Pololu Blog (Page 30)

Welcome to the Pololu Blog, where we provide updates about what we and our customers are doing and thinking about. This blog used to be Pololu president Jan Malášek’s Engage Your Brain blog; you can view just those posts here.

New product: Adafruit Pi Case

Posted by Ben on 23 May 2014

We are expanding our selection of products from Adafruit, and the latest addition is the Adafruit Pi Case, a stylish protective enclosure for the Raspberry Pi. And to celebrate, we are dropping the price of our Raspberry Pis!

Closed Monday, May 26

Posted by Paul on 23 May 2014

We will be closed on Monday, May 26 in observance of Memorial Day. Orders placed after 2 PM Pacific Time on Friday, May 23 will be shipped on Tuesday, May 27.

New products: sub-micro plastic planetary gearmotors & compatible wheels

Posted by Jon on 22 May 2014
Tags: new products

Need a “little” help with your next electronics project? Get it up and running with our sub-micro plastic planetary gearmotors! Measuring a minuscule 6 mm in diameter and weighing just over a gram, these gearmotors are even smaller (and much lighter) than our popular micro metal gearmotors.

26:1 sub-micro plastic planetary gearmotor next to a micro metal gearmotor and a LEGO Minifigure for size reference.

Our sub-micro plastic gearmotors are available in two gear ratios: 26:1 and 136:1. Click on those ratios to learn more about each motor!

Motor accessories

While there are no mounting holes, their cylindrical bodies makes them perfect for snapping into 1/4″ (6 mm) fuse clips, and their small scale makes it easy to affix them with tape or glue. We are also now carrying tiny 14 × 4.5 mm wheels, which are compatible with the sub-micro plastic gearmotor output shafts.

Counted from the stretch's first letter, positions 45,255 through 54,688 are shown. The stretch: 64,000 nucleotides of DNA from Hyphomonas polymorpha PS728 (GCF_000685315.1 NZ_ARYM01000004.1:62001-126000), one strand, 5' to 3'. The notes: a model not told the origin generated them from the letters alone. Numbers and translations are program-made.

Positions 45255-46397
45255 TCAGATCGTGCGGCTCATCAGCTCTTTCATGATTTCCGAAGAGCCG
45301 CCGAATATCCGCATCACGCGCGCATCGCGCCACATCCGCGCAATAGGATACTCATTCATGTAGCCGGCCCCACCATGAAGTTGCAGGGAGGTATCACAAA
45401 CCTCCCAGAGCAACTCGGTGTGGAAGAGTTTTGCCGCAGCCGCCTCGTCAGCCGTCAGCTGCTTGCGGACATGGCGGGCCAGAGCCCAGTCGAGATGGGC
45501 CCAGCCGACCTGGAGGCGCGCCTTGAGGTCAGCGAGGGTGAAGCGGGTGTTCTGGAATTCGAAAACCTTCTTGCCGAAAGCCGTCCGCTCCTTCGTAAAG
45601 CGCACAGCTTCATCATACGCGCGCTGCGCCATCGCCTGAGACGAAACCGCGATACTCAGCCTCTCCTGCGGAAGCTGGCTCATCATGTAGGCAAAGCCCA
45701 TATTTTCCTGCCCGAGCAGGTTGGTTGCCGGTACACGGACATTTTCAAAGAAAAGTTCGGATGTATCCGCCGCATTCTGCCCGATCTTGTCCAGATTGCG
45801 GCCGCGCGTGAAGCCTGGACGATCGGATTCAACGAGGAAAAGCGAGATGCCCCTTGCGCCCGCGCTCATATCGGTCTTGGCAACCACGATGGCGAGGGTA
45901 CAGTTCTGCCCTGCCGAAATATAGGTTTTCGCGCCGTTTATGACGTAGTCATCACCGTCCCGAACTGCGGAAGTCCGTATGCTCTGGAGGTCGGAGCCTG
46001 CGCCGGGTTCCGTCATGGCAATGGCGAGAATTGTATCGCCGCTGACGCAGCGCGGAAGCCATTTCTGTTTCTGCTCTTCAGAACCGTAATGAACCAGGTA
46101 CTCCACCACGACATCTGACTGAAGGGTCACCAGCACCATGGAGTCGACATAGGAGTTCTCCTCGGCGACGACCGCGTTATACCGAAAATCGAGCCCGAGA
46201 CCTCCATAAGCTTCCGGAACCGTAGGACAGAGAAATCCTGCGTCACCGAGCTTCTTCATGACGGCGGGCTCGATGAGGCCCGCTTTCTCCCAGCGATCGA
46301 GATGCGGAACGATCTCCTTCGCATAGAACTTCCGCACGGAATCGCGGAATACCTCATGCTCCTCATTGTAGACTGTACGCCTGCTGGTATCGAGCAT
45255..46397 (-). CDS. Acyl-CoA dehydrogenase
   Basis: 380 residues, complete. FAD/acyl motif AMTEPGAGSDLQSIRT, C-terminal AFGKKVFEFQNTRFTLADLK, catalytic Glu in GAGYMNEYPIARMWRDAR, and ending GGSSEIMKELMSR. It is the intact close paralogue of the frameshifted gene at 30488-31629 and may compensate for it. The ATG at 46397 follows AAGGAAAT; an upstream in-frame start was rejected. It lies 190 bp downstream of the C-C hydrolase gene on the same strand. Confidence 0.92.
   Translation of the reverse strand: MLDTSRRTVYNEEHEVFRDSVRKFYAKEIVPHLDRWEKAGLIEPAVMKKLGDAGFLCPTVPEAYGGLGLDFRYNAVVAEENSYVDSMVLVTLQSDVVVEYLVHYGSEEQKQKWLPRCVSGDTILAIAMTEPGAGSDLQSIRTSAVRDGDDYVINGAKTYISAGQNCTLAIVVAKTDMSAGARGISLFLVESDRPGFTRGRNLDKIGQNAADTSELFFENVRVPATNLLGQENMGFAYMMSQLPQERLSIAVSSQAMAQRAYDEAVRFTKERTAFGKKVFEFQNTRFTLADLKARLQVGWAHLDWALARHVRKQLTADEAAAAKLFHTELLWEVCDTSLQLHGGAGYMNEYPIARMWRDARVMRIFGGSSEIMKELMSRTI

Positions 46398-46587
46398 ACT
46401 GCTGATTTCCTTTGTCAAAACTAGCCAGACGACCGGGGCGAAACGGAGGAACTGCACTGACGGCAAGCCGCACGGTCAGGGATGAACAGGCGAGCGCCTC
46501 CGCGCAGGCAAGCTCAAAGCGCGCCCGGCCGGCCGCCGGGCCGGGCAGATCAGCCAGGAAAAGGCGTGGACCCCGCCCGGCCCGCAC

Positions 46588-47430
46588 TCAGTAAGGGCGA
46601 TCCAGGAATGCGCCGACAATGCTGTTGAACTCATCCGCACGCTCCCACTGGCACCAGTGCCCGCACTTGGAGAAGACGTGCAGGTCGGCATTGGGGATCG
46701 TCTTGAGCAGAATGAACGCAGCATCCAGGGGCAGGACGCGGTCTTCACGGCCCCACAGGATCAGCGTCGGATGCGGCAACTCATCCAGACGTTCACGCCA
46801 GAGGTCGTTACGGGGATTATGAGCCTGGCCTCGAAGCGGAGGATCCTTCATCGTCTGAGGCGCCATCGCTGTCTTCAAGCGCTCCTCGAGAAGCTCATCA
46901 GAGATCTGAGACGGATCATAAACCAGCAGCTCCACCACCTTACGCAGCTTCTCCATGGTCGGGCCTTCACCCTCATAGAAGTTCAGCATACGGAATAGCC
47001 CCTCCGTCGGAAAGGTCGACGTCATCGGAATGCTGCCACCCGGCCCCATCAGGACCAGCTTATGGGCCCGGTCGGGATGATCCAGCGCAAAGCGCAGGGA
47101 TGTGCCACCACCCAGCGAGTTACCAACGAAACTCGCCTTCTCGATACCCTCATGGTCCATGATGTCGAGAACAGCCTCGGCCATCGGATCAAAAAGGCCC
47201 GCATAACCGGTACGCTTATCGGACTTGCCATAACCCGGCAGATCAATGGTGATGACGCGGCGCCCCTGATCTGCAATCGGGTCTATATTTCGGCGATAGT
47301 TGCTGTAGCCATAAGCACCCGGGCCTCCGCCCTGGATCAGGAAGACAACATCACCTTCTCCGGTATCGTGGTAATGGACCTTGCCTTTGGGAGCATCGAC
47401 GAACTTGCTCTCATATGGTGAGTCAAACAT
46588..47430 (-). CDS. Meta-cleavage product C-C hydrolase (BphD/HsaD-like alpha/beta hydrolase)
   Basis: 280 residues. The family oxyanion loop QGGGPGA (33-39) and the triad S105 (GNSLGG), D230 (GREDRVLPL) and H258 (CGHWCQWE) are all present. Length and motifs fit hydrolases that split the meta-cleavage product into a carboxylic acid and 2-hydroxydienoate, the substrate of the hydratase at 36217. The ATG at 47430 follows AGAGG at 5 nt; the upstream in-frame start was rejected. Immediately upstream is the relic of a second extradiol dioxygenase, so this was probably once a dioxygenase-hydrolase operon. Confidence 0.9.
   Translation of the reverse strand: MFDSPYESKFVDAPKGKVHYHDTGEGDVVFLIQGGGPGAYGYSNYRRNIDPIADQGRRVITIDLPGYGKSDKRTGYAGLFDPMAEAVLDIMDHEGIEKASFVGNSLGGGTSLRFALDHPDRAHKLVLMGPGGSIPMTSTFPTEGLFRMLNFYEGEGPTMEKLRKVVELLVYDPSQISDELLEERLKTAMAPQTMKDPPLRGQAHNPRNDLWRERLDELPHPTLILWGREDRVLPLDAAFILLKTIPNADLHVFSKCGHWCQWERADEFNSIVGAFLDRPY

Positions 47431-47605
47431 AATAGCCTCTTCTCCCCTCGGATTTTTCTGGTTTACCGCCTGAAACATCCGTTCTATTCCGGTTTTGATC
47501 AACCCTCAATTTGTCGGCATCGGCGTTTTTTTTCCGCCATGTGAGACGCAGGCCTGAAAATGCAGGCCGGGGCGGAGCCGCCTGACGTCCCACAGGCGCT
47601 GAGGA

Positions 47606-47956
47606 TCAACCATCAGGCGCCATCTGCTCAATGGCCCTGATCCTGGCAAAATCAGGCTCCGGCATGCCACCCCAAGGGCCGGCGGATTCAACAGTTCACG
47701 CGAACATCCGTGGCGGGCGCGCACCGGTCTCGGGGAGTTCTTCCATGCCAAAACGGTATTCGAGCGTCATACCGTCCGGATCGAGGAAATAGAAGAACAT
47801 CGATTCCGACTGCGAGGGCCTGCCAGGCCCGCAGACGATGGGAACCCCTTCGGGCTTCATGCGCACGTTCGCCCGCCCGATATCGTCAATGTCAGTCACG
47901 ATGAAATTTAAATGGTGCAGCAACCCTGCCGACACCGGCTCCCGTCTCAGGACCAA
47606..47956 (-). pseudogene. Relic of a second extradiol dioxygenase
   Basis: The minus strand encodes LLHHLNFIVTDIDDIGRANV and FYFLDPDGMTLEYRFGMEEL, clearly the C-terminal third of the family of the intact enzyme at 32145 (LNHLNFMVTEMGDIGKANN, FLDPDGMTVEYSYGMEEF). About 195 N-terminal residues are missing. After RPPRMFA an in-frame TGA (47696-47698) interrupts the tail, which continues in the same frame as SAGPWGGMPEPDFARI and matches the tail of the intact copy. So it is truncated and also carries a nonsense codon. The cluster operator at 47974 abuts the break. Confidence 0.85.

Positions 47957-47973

26:1 sub-micro plastic planetary gearmotor being held by a 1/4″ (6 mm) fuse clip.

Sub-micro plastic planetary gearmotor with a 14×4.5mm wheel.

But, Jon, what can I do with such a tiny, adorable motor?

I’m glad you asked! The way I see it, you really only have two options:

  1. Spin something really tiny and adorable.
  2. Make something tiny and adorable like this line follower made by Pololu engineer Kevin (blog post coming soon!):

I’m just kidding; there are definitely plenty of interesting things that can be made with these motors. We can’t wait to see what you use these motors for!

New product: Metal servo horn for HD-1235MG giant servos

Posted by Ben on 19 May 2014
Tags: new products

We are now carrying metal servo horns that work with Power HD’s ultra-high-torque HD-1235MG giant servos, which can deliver a whopping 560 oz-in (40 kg-cm) at 7.4 V. If you want to get the most power out of your HD-1235MG, I recommend substituting one of these anodized aluminum horns for the included plastic horns.

New distributors in Singapore and Colorado

Posted by Paul on 16 May 2014
Tags: distributors

We are happy to announce two new Pololu distributors:

Sun Light Electronics Pte Ltd is an electronics supplier in Singapore that was founded in 1992. They specialize in “ICs and transistors”, but as you can see from their website, they now carry far more than that, including a large selection of hobby, robotics, and prototyping products.

Virtuabotix, in Colorado Springs, CO, is an electronics hardware manufacturer and distributor. They specialize in open-source hardware and have their own family of Arduino-compatible boards called Versalino. Virtuabotix also sells products through storefronts at Amazon, Newegg, and eBay.

See our growing list of almost 200 distributors to find one in your area.

Custom optical encoder signal processing board for the Zumo

Posted by Jon on 16 May 2014